awk '{a[i++]=$0} END {for (j=i-1; j>=0;) print a[j--] }'
Okay, but who want's to type this line by hand?
IMO tac *should be included* in some Unix toolchain, but as a
shell/awk script, containing this line. This would be software
leverage.
Unfortunately it seems as if this concept is just too often handed
over to the administrators. If programs are distributed, people focus
on performance and write them in C instead ...
Post by Anselm R Garbe
Don't get me wrong, I think this sbase thing is a great excercise but
I really do believe there is more interesting stuff that we should
rather focus on.
I fully agree.
meillo
Kurt H Maier
2011-05-26 19:46:50 UTC
Permalink
Here is a half-assed old version of chmod, in the vein of v5 chmod.
It has a man page and informative ed-style error messages, but no
recursion or POSIX-style 'symbolic mode expressions.' I'll refactor
it to use util/recurse later. I don't really care about 'symbolic
mode expressions.'
--
# Kurt H Maier
Connor Lane Smith
2011-06-08 16:58:00 UTC
Permalink
Hey,

For anyone interested in helping out with sbase, I've pushed a TODO
file containing all the commands I think we need to implement, at
least to begin with. I'll be working on these whenever I have free
time, and if anyone else could help that would be great.

Thanks,
cls
stateless
2011-06-09 12:40:46 UTC
Permalink
Attached cmp.c and cmp.1.
stateless
2011-06-09 12:48:08 UTC
Permalink
Hi,

Just to be on the same page and we don't start working on the same
tools. I'll look into implementing id, kill and comm.

Thanks,
stateless
stateless
2011-06-09 12:54:21 UTC
Permalink
Small update, attached cmd.c and cmd.1.
stateless
2011-06-09 12:54:57 UTC
Permalink
Arrgh fucking gmail.
Rob
2011-06-09 13:00:19 UTC
Permalink
Post by stateless
Hi,
Just to be on the same page and we don't start working on the same
tools.  I'll look into implementing id, kill and comm.
Thanks,
stateless
Ah man, I've just been doing kill.c myself. Lowest SLOC count makes it
into base?
Rob
2011-06-09 13:01:21 UTC
Permalink
Post by stateless
Arrgh fucking gmail.
+1
stateless
2011-06-09 13:06:48 UTC
Permalink
No worries Rob! :)
Hiltjo Posthuma
2011-06-09 15:06:26 UTC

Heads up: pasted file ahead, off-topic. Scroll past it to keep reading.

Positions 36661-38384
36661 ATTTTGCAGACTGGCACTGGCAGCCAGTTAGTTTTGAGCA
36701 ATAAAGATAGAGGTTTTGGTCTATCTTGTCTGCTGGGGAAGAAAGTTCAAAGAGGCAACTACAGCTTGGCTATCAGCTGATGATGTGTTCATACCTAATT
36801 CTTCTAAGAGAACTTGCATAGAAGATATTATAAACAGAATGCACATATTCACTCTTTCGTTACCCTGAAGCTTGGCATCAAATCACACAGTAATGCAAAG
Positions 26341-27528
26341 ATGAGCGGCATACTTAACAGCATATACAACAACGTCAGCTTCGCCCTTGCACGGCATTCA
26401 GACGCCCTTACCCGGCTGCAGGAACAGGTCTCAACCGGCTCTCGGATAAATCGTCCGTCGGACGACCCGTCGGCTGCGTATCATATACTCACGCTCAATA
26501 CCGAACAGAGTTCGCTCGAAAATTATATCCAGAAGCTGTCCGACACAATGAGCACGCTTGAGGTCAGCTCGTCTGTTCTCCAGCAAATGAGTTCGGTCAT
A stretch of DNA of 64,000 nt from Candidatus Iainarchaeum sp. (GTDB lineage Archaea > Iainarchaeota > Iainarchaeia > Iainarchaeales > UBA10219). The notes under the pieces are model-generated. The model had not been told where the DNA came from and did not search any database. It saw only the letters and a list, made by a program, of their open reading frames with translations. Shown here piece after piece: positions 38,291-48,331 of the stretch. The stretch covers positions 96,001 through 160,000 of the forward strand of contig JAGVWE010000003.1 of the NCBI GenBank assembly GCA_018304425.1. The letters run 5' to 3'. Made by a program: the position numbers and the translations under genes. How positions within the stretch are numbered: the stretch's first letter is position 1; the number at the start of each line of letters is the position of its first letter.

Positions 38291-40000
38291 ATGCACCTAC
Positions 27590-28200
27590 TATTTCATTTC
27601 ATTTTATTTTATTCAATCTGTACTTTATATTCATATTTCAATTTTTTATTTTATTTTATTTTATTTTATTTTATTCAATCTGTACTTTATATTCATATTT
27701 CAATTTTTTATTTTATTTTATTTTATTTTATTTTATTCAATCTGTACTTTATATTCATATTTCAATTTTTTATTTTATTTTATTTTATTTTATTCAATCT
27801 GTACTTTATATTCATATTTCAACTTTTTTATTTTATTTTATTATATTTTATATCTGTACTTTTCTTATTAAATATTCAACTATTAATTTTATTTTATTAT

Permalink
Post by Rob
Ah man, I've just been doing kill.c myself. Lowest SLOC count makes it
into base?
I like it, but what about -signalnumber (and maybe -signalname), I use
-9 all the time :)
Rob
2011-06-09 15:28:39 UTC
Permalink
Post by Hiltjo Posthuma
I like it, but what about -signalnumber (and maybe -signalname), I use
-9 all the time :)
I was wondering whether to do that or not, it's pretty useful but
there's a fair bit more code. I'll leave it to cls to decide.
pancake
2011-06-09 22:24:01 UTC
Permalink
Here's my contribution:

* support for string mode format in chmod. Now you can do stuff like chmod +x .. g-rwx , ...
* fix uninitialized bug in tail
* simplify sleep() -- do not use getopt here.

The chmod patch is not complete at all, but works much better and +x is something many ppl use.

About sleep.. The bsd and gnu supprt milisecond resolution for sleep. The manpage doesnt reflects this. But maybe its useful to handle arguments like 0.5 or so ( sleep 0.5 )

http://lolcathost.org/b/sbase.patch
Post by Rob
Post by Hiltjo Posthuma
I like it, but what about -signalnumber (and maybe -signalname), I use
-9 all the time :)
I was wondering whether to do that or not, it's pretty useful but
there's a fair bit more code. I'll leave it to cls to decide.
<kill.c>
Connor Lane Smith
2011-06-10 02:26:26 UTC
Permalink
Post by pancake
support for string mode format in chmod. Now you can do stuff like chmod +x .. g-rwx , ...
Thanks, I'll get round to looking at this tomorrow.
Post by pancake
fix uninitialized bug in tail
No, there's no bug here; size is allocated and memset on the next line.
Post by pancake
simplify sleep() -- do not use getopt here.
If a utility takes any arguments I'd like it to refuse invalid flags,
and accept '--'. I dislike inconsistency.
Post by pancake
maybe its useful to handle arguments like 0.5 or so ( sleep 0.5 )
Not POSIX, imo not useful. You could make a separate usleep(1) or
something anyway.

Thanks,
cls
pancake
2011-06-10 05:55:00 UTC
Permalink
Hi
Post by Connor Lane Smith
Post by pancake
support for string mode format in chmod. Now you can do stuff like chmod +x .. g-rwx , ...
Thanks, I'll get round to looking at this tomorrow.
Post by pancake
fix uninitialized bug in tail